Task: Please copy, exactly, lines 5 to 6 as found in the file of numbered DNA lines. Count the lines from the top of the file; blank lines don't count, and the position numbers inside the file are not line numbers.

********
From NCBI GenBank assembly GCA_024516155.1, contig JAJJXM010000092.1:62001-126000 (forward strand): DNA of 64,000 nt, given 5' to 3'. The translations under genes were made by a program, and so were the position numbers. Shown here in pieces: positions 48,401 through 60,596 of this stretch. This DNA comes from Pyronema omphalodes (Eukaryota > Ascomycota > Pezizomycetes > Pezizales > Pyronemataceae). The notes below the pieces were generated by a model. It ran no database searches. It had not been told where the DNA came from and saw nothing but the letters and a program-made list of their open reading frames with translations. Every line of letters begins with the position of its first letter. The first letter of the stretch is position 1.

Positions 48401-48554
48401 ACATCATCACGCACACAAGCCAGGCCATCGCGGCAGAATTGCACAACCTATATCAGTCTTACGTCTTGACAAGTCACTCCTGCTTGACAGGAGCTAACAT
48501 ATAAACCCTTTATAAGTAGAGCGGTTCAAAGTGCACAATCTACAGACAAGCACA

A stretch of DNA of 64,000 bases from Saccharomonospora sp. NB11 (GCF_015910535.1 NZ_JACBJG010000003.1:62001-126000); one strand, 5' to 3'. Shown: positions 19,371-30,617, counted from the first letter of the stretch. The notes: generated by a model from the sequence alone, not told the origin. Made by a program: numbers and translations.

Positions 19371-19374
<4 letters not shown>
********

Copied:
A stretch of DNA of 64,000 bases from Saccharomonospora sp. NB11 (GCF_015910535.1 NZ_JACBJG010000003.1:62001-126000); one strand, 5' to 3'. Shown: positions 19,371-30,617, counted from the first letter of the stretch. The notes: generated by a model from the sequence alone, not told the origin. Made by a program: numbers and translations.

Positions 19371-19374